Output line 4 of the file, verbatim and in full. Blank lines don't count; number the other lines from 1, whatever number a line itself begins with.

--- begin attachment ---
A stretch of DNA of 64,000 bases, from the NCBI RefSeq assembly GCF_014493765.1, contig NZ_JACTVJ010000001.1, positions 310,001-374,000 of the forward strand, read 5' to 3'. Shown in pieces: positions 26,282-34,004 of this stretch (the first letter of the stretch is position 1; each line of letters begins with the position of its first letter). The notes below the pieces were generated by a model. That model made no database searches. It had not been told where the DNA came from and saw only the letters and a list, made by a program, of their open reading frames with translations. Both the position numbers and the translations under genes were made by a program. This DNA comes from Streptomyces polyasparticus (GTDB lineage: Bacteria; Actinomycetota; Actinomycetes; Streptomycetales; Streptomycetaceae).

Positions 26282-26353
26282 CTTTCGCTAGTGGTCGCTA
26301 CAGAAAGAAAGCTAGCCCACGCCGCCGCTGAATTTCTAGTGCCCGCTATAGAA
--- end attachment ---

26301 CAGAAAGAAAGCTAGCCCACGCCGCCGCTGAATTTCTAGTGCCCGCTATAGAA